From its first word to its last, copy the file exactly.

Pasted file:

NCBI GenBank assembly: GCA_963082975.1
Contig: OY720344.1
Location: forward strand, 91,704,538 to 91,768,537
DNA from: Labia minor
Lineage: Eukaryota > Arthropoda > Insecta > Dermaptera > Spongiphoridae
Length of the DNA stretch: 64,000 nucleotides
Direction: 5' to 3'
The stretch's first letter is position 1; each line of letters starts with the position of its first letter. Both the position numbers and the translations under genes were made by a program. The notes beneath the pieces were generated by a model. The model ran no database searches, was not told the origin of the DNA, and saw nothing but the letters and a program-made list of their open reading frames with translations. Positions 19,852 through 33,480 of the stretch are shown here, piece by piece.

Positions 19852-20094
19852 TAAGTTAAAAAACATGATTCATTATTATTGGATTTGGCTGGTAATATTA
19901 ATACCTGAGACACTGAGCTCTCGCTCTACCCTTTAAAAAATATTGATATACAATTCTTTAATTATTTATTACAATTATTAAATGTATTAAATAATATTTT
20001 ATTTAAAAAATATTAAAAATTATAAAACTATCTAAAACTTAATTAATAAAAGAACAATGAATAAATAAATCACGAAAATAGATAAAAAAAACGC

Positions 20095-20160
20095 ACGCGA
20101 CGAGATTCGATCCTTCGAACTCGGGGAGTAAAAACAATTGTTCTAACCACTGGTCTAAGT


NCBI GenBank assembly: GCA_963082975.1
Contig: OY720344.1
Location: forward strand, 91,704,538 to 91,768,537
DNA from: Labia minor
Lineage: Eukaryota > Arthropoda > Insecta > Dermaptera > Spongiphoridae
Length of the DNA stretch: 64,000 nucleotides
Direction: 5' to 3'
The stretch's first letter is position 1; each line of letters starts with the position of its first letter. Both the position numbers and the translations under genes were made by a program. The notes beneath the pieces were generated by a model. The model ran no database searches, was not told the origin of the DNA, and saw nothing but the letters and a program-made list of their open reading frames with translations. Positions 19,852 through 33,480 of the stretch are shown here, piece by piece.

Positions 19852-20094
19852 TAAGTTAAAAAACATGATTCATTATTATTGGATTTGGCTGGTAATATTA
19901 ATACCTGAGACACTGAGCTCTCGCTCTACCCTTTAAAAAATATTGATATACAATTCTTTAATTATTTATTACAATTATTAAATGTATTAAATAATATTTT
20001 ATTTAAAAAATATTAAAAATTATAAAACTATCTAAAACTTAATTAATAAAAGAACAATGAATAAATAAATCACGAAAATAGATAAAAAAAACGC

Positions 20095-20160
20095 ACGCGA
20101 CGAGATTCGATCCTTCGAACTCGGGGAGTAAAAACAATTGTTCTAACCACTGGTCTAAGT